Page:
Resorts World Las Vegas recently held Cigar Aficionado’s Big Smoke 2022, which moved out of its previous venue, the Mirage. Resorts World has also been active in becoming a partner for TPE 2023, PCA’s most direct competitor, and has been on the trade show floor during past PCA Convention & Trade Shows. I suspect that it will get some consideration for the 2024 trade show, and perhaps, even beyond.
Prediction: I think the likeliest scenario is to run it back at the Venetian in 2024.
2. How many companies with factories in Nicaragua open up factories in Honduras?
Nicaragua has problems.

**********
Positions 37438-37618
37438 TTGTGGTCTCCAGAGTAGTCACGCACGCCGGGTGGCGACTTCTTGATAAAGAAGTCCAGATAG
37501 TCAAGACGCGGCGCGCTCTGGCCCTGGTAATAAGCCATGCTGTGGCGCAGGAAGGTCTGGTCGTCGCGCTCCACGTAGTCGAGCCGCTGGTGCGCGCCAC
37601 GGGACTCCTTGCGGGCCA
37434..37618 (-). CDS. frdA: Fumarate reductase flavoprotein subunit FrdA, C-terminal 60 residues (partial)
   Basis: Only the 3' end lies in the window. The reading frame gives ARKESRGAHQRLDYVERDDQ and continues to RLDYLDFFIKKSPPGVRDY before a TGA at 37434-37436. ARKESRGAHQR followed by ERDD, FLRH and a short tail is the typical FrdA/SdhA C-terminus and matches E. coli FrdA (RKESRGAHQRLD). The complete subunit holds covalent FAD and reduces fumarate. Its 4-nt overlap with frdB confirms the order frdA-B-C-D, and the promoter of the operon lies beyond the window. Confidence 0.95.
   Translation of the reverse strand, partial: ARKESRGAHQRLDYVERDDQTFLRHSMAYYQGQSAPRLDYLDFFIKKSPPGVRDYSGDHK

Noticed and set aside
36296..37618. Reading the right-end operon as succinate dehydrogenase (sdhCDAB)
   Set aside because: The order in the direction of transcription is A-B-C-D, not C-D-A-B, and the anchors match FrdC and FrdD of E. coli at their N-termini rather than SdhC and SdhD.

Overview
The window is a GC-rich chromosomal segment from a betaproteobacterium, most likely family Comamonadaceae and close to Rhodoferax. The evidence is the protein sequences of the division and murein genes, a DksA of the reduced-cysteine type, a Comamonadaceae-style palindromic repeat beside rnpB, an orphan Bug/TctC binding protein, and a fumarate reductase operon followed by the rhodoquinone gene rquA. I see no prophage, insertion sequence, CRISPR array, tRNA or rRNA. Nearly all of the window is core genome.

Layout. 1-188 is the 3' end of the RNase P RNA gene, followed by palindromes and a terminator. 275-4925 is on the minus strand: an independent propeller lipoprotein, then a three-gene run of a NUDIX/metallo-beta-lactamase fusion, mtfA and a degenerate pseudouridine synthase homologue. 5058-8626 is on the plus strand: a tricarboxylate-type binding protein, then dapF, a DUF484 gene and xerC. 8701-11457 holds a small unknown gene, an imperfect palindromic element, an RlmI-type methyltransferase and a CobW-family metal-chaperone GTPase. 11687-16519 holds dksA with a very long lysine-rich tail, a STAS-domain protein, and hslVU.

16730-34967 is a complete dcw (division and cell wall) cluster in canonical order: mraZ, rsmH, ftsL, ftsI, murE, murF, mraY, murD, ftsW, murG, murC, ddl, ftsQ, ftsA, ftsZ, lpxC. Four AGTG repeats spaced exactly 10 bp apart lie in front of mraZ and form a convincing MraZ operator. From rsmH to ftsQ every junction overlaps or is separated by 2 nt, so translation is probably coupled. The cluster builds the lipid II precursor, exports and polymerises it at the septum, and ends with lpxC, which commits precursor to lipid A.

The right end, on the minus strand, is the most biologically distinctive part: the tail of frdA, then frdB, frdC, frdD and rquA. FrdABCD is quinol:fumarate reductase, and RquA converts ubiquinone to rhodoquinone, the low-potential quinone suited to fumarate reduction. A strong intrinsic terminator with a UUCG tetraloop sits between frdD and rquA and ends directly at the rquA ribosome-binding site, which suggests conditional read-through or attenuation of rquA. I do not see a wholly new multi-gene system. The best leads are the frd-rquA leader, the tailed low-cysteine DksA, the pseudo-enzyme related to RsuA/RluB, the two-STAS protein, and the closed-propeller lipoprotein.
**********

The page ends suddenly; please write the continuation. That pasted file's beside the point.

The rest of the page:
While the violence and protests of 2018 have been subdued, the country is experiencing extensive emigration. This is something that has been felt by the cigar companies in Nicaragua, which sends more premium cigars to the U.S. than any other country. It’s also creating a very interesting dynamic, as many cigar companies are looking to expand their operations, but the labor in Nicaragua—especially in Estelí—is a major issue and seemingly not one that is going to get better.
Companies with operations in Estelí have begun to look elsewhere for expansion plans. Condega and Jalapa—other tobacco-growing areas in Nicaragua, though not ones known for cigar rolling—have been considered, but I’ve also begun hearing about companies looking to Honduras, where labor is more expensive but the overall situation is much more stable.
Prediction: At least two notable cigar companies that make cigars in Estelí will announce they are planning new factories in Honduras.
3. Are we done with cigar NFTs?